If you want a good life, the place to be born is Switzerland: that is the conclusion of the British journal “The Economist” with its “Where-to-be-born” index. This is not the only international ranking where Switzerland occupies the top spot. However, although this might sound paradoxical, this success can also be a curse. It feeds complacency, leads to a careless use of the sources of wealth and welfare and can foster a slight arrogance. This is what Avenir Suisse competes against, with hundreds of blogs on Avenir Online, with articles, lectures, participation in panel discussions, appearances on television and radio, and, of course, above all with its “core business”, the many short and long studies. These form the basis of our information and lobbying campaigns.

We are convinced that if Switzerland wants to secure its prosperity over the long term, it must have the ambition to be economically more successful than its competitors in the globalised economy. Avenir Suisse’s most successful book yet, published in January 2013, with the programmatic title “Ideas for Switzerland” is a product of this conviction. The hope is that it will contribute at any early stage to an objective debate in Switzerland as to how to safeguard the future. And it follows the strategy of not abandoning the tried and tested, but developing and modernising those features that have been successful for the country.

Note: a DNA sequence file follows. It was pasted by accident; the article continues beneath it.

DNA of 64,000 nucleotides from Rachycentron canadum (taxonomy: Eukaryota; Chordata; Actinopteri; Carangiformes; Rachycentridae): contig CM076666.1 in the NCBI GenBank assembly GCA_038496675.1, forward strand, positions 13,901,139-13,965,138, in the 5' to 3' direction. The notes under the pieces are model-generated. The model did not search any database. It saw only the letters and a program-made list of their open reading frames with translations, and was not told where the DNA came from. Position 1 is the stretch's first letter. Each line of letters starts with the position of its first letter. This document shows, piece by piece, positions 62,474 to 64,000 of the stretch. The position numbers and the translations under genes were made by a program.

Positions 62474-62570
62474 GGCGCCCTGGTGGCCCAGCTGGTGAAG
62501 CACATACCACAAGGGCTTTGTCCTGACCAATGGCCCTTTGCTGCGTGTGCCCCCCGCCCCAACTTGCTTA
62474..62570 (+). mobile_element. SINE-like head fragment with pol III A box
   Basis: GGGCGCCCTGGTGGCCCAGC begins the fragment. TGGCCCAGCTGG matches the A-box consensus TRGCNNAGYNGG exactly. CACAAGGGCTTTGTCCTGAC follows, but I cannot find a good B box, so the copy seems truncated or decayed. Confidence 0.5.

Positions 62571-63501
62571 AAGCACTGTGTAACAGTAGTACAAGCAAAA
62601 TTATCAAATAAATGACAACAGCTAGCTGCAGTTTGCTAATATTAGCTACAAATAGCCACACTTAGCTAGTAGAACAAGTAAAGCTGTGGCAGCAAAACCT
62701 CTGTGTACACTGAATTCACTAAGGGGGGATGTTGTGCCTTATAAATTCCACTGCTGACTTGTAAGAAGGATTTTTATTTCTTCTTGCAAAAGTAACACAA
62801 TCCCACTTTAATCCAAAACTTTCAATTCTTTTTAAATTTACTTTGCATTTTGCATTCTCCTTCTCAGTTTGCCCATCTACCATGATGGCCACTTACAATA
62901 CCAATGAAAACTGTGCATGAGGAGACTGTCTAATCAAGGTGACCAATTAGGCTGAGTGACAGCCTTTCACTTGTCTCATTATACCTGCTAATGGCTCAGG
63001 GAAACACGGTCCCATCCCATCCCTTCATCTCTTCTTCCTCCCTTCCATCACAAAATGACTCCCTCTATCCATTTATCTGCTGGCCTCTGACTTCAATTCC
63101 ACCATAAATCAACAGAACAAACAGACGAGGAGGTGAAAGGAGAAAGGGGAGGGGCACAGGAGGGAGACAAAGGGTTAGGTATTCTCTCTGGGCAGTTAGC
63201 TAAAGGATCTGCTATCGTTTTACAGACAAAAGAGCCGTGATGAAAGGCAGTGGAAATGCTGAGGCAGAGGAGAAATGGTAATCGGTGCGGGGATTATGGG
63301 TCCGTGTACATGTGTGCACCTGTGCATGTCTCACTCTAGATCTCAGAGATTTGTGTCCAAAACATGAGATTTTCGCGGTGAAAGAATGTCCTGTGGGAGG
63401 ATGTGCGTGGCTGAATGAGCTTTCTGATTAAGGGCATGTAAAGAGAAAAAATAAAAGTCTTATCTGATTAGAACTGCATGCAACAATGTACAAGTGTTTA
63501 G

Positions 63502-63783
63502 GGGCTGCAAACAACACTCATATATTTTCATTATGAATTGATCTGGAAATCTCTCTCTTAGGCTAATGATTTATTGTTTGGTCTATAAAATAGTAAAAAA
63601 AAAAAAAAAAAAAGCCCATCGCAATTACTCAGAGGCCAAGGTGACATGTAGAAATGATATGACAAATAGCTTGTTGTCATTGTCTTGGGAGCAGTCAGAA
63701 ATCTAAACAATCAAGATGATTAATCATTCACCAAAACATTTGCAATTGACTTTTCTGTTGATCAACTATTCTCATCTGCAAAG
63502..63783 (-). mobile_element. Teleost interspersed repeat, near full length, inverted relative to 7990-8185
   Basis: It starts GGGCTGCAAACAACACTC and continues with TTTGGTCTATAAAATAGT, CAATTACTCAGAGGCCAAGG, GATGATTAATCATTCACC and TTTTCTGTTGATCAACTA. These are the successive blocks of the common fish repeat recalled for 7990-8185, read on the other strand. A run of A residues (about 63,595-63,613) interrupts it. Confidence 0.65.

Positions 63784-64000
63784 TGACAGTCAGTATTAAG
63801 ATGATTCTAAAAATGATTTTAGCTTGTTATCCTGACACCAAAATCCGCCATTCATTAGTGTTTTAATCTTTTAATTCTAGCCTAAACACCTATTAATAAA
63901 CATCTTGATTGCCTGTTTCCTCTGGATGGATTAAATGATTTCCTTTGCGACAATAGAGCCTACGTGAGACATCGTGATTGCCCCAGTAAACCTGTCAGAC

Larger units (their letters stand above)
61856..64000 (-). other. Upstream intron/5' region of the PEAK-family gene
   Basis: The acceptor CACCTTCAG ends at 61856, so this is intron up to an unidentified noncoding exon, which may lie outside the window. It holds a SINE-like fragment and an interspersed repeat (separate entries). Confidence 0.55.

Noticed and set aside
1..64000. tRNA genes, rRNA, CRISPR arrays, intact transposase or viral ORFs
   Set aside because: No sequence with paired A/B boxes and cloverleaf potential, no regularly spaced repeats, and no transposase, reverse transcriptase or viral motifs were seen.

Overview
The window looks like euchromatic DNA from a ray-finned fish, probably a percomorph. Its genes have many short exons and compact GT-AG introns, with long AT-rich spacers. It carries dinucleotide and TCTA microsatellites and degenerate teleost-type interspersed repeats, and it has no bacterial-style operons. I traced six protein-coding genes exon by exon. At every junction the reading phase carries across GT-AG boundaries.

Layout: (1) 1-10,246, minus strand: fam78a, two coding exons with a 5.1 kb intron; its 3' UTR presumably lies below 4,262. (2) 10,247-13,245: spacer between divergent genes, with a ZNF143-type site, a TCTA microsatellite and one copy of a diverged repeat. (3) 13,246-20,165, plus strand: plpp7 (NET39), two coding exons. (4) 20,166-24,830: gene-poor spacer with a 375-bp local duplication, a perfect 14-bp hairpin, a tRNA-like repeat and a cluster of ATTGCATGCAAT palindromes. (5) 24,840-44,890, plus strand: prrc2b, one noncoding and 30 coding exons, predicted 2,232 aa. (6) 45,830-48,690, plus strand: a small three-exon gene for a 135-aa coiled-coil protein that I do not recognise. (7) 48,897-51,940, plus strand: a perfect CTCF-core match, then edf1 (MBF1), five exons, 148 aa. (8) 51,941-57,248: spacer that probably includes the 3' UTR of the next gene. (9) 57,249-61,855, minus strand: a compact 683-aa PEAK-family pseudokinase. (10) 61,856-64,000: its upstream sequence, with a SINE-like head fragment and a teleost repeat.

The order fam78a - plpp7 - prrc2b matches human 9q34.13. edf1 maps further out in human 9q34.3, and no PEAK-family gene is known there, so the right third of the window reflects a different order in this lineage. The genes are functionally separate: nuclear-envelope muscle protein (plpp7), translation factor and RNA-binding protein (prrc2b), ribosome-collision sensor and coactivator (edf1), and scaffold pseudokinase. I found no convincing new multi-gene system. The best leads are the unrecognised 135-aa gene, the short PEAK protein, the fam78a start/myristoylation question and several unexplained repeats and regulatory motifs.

Although Avenir Suisse does not, as a general principle, take part in referendum campaigns, a liberal think tank cannot watch from the sidelines while a movement of ‘enraged citizens’ emerges and sets about attacking the foundations of a free economic and social order. In the case of issues of distribution, for instance, Avenir Suisse has helped to make the discussion more objective, with sobriety and with facts and figures. It has been as consistent as possible in its market-based reasoning which is theoretically well-founded.

Finally, over the last year, Avenir Suisse has continued to intensify and broaden international cooperation, for even if Switzerland is one of the model students, it can still learn from other countries. Avenir Suisse wants to contribute to this transfer of knowledge. Switzerland needs such impetus.